Because this episode was dominated by men in suits, it’s a little tougher to pull out any sort of inferences or meaning from the costumes. To our amusement, we found ourselves desperately scanning all the ties, looking for something to present itself. To our surprise, something did.
This episode revealed that Ken and Peggy have the office version of a suicide pact: if one of them goes, he’s taking the other with him. This brings to the forefront something that was only hinted at in previous seasons; that they have a bond and a friendship. Ken was one of the first men (besides Don and Freddie Rumsen) to see that she really did have what it takes to do a “man’s job.”
Peggy’s “power color” has always been a golden (or mustard, if you’re being less poetic about it) yellow. Not only does that yellow in her dress call back to the same shade in his tie, but if you look at the back of her chair, her coat matches his suit.
It’s interesting that Ken still wears a hat. Young men of the time had abandoned them in droves in the wake of JFK’s hatlessness. He’s young, but he’s still a somewhat conservative country boy at heart.
There’s little to be analyzed in this scene, but it provides a nice snapshot of the different styles the SCDP men trade in. Don’s suits, like Pete’s, are almost always a solid color and both men tend toward solid-colored ties. Bert’s suits are big and loose, in the manner of old men, and he never wears a neck tie; always a bow tie. Lane sports waistcoats, plaids and tweeds. Roger is always in pinstripes or grey suits and he also favors vests, which were not considered particularly stylish at the time. In Lane’s case his vest indicates his foreign-ness and in Roger’s it indicates his early middle age. We’ve said it before: Roger has probably been going to the exact same tailor to get his suits made since he was a little boy and it’s probably where his father’s suits were made as well.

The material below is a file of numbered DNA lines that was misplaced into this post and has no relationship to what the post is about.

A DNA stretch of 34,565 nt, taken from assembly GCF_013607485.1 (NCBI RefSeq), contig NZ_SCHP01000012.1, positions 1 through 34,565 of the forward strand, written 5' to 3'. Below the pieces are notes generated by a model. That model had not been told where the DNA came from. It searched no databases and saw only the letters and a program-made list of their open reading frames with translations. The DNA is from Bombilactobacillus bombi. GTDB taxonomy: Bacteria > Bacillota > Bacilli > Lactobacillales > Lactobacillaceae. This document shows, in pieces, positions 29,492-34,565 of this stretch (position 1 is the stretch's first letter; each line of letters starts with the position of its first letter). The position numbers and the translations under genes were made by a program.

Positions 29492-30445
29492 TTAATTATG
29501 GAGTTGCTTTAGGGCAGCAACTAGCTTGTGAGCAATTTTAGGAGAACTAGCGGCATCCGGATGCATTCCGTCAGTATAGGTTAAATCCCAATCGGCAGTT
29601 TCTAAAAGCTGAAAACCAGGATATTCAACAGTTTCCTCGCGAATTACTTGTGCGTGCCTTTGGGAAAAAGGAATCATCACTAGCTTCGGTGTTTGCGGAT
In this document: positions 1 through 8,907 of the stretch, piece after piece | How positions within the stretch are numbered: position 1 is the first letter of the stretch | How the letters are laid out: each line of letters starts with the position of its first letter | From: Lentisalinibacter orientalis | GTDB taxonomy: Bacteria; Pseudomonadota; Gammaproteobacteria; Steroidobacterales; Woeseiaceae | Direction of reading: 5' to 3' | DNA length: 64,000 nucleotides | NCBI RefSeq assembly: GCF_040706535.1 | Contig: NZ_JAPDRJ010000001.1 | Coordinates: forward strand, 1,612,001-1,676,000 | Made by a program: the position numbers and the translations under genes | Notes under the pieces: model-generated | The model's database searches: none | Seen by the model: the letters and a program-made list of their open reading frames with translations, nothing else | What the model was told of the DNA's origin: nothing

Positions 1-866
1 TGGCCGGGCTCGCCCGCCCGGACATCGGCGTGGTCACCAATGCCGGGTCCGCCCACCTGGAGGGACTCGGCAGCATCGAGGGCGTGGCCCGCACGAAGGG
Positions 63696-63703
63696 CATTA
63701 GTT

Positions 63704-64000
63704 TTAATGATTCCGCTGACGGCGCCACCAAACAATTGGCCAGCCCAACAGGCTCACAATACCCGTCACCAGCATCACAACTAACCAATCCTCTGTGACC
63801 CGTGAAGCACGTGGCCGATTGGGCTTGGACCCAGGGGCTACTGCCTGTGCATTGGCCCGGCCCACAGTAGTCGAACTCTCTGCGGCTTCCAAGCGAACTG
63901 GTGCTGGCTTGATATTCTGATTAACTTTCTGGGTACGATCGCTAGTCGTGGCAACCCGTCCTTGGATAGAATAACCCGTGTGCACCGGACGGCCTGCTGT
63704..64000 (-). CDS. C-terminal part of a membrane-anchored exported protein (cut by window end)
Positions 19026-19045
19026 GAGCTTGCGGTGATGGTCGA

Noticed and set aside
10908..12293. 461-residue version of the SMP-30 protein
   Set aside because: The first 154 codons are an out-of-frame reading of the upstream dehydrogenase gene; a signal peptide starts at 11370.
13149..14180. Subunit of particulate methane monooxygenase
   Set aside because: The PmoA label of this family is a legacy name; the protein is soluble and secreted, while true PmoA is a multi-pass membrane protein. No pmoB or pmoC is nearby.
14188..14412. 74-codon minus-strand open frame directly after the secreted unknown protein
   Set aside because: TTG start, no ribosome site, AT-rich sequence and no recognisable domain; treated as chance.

Joan, of course, stands out as she always does against a backdrop of men. Here she’s in a brilliant lipstick-pink (which not only matches her lips, but her nails as well), which calls to mind the vivid pink cocktail dress she wore to visit the office a few weeks ago.
There was some subtle signaling going on regarding roles in the office this episode. Peggy’s a female copywriter wearing a yellow, grey and white dress and here’s Megan, the other female copywriter wearing a dress in the same colors, but of course much more modern, expensive and stylish than Peggy’s, as befits her secondary role as the wife of a senior partner.
They’ve padded Allison Brie’s costume to make her look a little chunkier, which is yet another way Pete’s life is slowly resembling Don’s old life, although Betty would have never allowed herself to gain weight when she was Mrs. Draper. She even dieted while pregnant, for God’s sake. Unlike Betty’s weight gain, however, we think Trudy’s minor pudge has more to do with how happy and settled she is, rather than beingindicative of some deeper unhappiness.
It’s notable that Trudy’s silhouette here isn’t the latest in 1966 styles. Shirtwaist dresses were still being worn a good ten years from this point by housewives at home, but this kind of cupcake silhouette went out of style several years before. Contrast this with the stylish Trudy and Pete who were childless and lived in a well-appointed Manhattan apartment. She got the baby and the house in the suburbs she always wanted, so things like being up on the latest fashions no longer interest her.